Austrian Wiener or Wiener Wurst should not be confused with “Wiener Würstchen” which is a frankfurter type small sausage known in English speaking countries as Wiener. The Viennese Wiener is a larger sausage which is thinly sliced and consumed cold. The sausage was not mentioned in 1912 Austrian Food Index and became only known between the first and the second world war. It was a semi-dry sausage which if allowed to dry more and lose 30% of its original eight, would have become a dry sausage. Nowadays, there are many variants of the sausage which are popular with hikers, bikers or tourists.
|Pork or beef, first grade||400 g||0.88 lb|
|Pork hock meat, trimmings rich in connective tissue||50 g||0.11 lb|
|Fat and fat trimmings||250 g||0.55 lb|
|Lean beef||230 g||0.50 lb|
|Water||70 ml||2.33 oz fl|
Ingredients per 1000g (1 kg) of materials
|Salt||18 g||3 tsp|
|Cure #1||2.5 g||1/2 tsp|
|Pepper||2.0 g||1 tsp|
|Paprika||2.0 g||1 tsp|
|Nutmeg||1.0 g||1/2 tsp|
|Ginger||0.3 g||1/8 tsp|
|Garlic, diced||3.5 g||1 clove|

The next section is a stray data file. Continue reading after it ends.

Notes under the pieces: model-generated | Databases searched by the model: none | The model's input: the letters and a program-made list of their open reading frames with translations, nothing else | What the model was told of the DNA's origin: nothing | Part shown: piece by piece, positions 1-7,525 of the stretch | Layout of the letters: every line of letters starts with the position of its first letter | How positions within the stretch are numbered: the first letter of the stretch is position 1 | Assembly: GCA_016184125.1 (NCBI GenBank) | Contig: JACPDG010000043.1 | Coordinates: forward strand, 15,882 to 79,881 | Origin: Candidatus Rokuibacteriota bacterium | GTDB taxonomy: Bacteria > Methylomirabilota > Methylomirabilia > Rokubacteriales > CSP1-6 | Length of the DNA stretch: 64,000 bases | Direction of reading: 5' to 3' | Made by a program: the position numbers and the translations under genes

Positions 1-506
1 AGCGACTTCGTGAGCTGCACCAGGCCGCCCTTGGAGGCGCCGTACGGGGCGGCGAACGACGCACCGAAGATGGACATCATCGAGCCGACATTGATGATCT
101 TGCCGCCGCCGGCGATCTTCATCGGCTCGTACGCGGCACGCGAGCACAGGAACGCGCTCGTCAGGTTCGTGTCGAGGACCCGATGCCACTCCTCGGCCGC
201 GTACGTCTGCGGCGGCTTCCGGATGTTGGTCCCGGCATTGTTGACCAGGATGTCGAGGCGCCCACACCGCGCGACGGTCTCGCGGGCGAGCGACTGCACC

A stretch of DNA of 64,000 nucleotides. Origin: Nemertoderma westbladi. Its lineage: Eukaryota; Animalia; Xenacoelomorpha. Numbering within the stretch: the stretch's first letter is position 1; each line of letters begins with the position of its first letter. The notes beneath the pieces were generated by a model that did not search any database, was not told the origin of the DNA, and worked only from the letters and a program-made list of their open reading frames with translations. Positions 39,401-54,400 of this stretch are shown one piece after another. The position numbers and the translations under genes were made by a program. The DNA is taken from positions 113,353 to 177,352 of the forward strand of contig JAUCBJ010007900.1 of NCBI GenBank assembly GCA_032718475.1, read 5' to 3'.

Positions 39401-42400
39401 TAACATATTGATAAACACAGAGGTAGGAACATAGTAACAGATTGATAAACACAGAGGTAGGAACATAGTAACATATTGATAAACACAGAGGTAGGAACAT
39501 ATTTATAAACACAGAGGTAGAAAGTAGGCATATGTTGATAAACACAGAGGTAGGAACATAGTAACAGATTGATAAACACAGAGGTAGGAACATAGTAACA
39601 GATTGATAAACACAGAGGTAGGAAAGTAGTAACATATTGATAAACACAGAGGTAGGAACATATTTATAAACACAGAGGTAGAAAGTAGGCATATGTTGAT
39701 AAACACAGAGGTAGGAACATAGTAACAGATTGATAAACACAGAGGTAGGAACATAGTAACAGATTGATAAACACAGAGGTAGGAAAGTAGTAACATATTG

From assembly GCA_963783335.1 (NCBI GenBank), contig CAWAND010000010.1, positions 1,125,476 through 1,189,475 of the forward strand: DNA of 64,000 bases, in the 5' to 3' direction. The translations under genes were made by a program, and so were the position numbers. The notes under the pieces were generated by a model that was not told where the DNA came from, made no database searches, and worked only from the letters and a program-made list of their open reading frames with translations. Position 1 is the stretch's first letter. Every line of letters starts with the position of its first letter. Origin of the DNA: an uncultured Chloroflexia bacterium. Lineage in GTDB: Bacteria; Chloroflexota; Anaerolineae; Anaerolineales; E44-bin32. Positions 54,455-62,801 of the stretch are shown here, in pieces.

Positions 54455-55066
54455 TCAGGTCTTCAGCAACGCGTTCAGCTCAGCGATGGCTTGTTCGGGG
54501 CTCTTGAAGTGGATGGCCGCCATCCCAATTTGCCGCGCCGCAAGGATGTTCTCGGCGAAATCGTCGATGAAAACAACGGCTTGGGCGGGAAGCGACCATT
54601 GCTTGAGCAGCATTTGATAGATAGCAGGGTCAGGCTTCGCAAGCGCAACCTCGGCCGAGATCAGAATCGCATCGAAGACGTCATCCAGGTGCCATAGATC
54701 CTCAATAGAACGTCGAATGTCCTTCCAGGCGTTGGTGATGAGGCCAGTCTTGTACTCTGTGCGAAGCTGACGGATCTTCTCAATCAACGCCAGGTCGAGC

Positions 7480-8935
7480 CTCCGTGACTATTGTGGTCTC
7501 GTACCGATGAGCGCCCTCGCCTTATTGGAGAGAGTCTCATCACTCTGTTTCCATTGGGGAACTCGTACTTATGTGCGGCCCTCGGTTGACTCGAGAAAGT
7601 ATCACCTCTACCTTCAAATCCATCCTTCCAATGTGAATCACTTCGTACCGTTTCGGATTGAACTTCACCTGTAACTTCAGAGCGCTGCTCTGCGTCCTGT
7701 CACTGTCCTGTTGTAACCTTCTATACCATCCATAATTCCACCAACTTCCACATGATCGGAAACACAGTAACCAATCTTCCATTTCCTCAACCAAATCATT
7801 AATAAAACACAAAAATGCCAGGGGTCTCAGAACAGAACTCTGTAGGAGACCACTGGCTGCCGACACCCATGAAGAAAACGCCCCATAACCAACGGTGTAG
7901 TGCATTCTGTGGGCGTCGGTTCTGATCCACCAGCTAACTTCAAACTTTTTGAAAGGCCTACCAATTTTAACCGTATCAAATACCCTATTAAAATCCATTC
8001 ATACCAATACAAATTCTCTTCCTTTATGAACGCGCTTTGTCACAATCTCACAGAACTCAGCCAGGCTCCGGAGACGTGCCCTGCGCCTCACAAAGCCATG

- Grind lean beef (230 g) and pork trimmings rich in connective tissue (50 g) through 3 mm (1/8”) plate. Mix with salt and water (70 ml) and grind again or emulsify in food processor.
- Grind partially frozen fat through 3 mm (1/8”) plate.
- Grind other remaining pork meat through 3 mm (1/8”) plate.
- Mix all meat and all ingredients together, adding ground fat last.
- Stuff into 55 mm beef middles.
- Hold for 60 minutes at room temperature (optional step, but recommended).
- Smoke at 60° C (140° F) for 60 minutes. Traditionally, beech wood was used.
- Cook in water at 76° C (168° F) for 60 minutes or bake in smokehouse at 78-80° C (172-176° F) for 120 minutes or until the sausages reach 70-72° C (158-160° F) internal temperature.
- Cool in air and refrigerate.
Slice and consume cold.